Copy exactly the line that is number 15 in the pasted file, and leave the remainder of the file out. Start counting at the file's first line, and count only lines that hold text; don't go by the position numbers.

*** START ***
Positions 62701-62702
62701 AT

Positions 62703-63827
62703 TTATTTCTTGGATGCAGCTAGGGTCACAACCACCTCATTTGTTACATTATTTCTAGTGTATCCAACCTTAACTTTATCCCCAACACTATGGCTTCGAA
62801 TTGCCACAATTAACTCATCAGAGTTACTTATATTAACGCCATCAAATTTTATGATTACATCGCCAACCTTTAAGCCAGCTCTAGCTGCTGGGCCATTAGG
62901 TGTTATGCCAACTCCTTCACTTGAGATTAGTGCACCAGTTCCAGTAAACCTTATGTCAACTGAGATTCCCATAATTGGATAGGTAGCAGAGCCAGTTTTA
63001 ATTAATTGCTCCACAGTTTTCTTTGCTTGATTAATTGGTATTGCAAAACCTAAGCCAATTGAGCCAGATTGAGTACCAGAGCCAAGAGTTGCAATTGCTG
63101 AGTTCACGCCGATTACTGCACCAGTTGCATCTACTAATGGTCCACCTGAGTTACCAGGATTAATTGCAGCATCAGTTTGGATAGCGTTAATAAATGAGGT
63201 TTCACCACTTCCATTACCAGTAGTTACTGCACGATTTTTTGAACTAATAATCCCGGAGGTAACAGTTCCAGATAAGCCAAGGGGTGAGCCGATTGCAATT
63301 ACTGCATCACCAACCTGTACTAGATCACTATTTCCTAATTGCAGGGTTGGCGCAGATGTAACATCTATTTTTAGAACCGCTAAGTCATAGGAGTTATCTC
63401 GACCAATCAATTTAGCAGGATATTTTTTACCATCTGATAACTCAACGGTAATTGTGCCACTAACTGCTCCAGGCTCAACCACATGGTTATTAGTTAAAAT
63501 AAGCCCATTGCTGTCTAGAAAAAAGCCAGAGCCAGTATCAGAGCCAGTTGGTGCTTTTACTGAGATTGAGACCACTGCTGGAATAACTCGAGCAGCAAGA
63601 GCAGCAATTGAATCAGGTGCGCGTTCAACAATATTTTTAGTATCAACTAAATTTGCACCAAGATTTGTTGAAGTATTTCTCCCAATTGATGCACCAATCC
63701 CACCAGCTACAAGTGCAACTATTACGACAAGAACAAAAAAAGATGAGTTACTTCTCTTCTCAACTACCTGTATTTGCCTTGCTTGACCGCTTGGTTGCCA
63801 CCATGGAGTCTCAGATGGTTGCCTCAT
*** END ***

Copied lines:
63801 CCATGGAGTCTCAGATGGTTGCCTCAT